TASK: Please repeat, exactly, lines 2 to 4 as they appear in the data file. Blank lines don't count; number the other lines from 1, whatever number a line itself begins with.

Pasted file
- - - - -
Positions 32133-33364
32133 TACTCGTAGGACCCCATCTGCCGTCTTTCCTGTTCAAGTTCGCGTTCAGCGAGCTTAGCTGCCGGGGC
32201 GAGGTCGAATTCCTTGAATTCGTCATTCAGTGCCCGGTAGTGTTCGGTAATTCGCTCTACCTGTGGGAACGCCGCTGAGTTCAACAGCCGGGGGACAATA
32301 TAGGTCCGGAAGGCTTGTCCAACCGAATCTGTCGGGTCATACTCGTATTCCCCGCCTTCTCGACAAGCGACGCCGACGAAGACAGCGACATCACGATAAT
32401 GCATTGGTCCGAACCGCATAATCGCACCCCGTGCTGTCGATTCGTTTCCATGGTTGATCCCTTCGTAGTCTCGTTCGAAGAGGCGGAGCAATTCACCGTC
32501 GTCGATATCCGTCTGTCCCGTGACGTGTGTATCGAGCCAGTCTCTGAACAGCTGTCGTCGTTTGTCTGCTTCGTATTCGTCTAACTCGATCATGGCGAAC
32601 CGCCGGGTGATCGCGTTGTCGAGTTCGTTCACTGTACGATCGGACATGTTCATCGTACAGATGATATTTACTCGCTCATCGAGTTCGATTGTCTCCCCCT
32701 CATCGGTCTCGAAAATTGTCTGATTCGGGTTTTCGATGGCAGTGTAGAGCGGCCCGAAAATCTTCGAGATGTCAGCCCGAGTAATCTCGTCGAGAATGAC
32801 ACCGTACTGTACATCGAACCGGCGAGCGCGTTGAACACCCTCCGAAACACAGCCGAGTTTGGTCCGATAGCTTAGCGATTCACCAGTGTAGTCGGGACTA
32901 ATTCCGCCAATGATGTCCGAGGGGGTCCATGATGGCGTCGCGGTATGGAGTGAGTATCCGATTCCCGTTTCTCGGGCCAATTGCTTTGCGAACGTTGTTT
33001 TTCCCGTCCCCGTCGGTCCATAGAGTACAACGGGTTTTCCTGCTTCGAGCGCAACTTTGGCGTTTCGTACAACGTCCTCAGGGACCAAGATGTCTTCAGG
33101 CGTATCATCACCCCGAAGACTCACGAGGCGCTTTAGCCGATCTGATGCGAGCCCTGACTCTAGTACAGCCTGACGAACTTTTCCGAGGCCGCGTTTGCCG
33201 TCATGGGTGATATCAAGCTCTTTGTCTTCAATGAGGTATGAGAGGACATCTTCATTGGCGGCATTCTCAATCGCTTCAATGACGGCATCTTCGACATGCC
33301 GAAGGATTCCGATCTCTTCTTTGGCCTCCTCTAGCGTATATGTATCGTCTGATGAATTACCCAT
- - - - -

32133 TACTCGTAGGACCCCATCTGCCGTCTTTCCTGTTCAAGTTCGCGTTCAGCGAGCTTAGCTGCCGGGGC
32201 GAGGTCGAATTCCTTGAATTCGTCATTCAGTGCCCGGTAGTGTTCGGTAATTCGCTCTACCTGTGGGAACGCCGCTGAGTTCAACAGCCGGGGGACAATA
32301 TAGGTCCGGAAGGCTTGTCCAACCGAATCTGTCGGGTCATACTCGTATTCCCCGCCTTCTCGACAAGCGACGCCGACGAAGACAGCGACATCACGATAAT